Well, today I'm going to talk about a book by self-published author Davin Malasarn. I'd like to say we're friends, but we're not. I'm pretty sure that Davin has never even heard of me. However, I do follow the blog to which Davin contributes. Today I read a post about the upcoming collection Wild Grass and Other Stories that has been released on Amazon.com. It sounds pretty awesome, actually.
Here's a list of some things in the book:1. a Buddhist exorcism
2. a ghost chase
6. pink dolphins
7. a stomach stapling brochure
8. characters with names like Kalaya and Subscription
9. a Brazilian gold mine
Now, in order to help spread the word about his book, he's holding a competition. Here's how it goes:
Davin's "Spread The Word" Contest
To enter the contest, tell a friend about my book and ask them to e-mail me at dmalasarn (at) gmail (dot) com with the following message pasted in the body of the e-mail:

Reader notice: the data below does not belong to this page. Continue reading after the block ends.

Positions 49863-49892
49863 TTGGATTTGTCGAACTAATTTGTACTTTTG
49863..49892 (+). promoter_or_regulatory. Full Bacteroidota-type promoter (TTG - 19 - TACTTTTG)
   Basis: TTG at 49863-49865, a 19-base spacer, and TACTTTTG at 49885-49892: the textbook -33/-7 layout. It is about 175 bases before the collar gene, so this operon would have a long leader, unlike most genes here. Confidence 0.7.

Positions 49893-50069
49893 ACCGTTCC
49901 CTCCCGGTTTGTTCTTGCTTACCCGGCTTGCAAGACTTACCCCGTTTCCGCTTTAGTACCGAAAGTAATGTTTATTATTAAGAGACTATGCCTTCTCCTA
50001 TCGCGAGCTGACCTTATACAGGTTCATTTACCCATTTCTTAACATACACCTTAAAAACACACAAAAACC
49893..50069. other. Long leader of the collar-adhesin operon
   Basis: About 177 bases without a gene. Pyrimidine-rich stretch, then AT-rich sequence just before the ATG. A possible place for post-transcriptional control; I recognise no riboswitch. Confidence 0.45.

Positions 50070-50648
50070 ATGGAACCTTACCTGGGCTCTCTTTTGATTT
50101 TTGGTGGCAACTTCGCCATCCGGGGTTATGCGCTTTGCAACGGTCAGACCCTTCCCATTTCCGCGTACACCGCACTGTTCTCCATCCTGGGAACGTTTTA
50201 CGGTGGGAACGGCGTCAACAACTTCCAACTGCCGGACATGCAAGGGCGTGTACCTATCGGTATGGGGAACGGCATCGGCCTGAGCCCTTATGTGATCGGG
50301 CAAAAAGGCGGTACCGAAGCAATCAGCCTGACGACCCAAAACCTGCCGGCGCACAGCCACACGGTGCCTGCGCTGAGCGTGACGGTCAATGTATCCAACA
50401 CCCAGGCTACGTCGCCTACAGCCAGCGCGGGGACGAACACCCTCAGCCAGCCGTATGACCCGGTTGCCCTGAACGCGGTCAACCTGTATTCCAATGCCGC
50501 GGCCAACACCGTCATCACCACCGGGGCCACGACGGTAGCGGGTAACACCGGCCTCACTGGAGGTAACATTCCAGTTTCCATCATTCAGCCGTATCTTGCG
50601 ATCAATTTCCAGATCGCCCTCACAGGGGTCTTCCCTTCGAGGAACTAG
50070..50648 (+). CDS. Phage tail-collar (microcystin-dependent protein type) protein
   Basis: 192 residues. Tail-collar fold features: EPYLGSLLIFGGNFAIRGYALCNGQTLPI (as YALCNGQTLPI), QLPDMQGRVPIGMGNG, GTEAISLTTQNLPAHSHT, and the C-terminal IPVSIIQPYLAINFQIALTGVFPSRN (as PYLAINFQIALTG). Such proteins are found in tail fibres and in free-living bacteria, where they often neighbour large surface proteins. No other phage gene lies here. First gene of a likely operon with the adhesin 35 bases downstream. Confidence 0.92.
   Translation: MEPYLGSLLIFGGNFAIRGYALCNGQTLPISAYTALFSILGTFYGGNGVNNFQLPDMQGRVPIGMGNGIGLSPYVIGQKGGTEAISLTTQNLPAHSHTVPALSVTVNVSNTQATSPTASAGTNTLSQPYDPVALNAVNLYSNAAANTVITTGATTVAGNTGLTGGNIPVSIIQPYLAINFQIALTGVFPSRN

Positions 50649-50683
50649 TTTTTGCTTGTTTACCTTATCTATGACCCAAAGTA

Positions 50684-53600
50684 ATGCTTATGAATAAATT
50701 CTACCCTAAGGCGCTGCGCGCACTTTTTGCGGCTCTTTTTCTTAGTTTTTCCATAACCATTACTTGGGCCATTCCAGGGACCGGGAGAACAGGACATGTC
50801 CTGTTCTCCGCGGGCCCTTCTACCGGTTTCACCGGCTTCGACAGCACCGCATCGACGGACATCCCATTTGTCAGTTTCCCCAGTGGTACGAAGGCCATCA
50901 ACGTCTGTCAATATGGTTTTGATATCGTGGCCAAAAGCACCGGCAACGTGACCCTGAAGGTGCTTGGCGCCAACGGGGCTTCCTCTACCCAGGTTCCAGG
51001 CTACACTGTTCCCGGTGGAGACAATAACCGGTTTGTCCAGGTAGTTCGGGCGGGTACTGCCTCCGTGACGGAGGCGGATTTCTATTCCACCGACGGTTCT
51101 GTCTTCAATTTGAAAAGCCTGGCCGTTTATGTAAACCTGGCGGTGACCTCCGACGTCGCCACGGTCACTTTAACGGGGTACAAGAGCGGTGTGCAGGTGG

Dear Davin Malasarn,
I heard about your collection The Wild Grass and Other Stories from S.M. Carrière on sale at Amazon ( http://amzn.to/kwfpap ). I understand that this collection includes your most emotional work and will take readers to exotic locations all around the world.
(have them write THEIR name here)
Seems pretty straight forward, right?
This collection does sound really good, and I will be buying it as soon as funds allow (September probably).
On that note, here's today's Forgotten English.
Cheating the Devil
Softenings of very profane phrases, the mere euphemisms of hard swearing, as od's blood, dash it, see you blowed first, deuce take it, by gosh and like profane preludes such as boastswains and their mates are wont to use.
- Admiral William Smyth's Sailor's Word-Book, 1867
Dammy boy: an unruly person. In allusion to the habit of excessive use of the word "damn" and general swearing by the man-about town of 16th and 17th cent[urie]s.
- Albert Hyamson's Dictionary of English Phrases, 1922.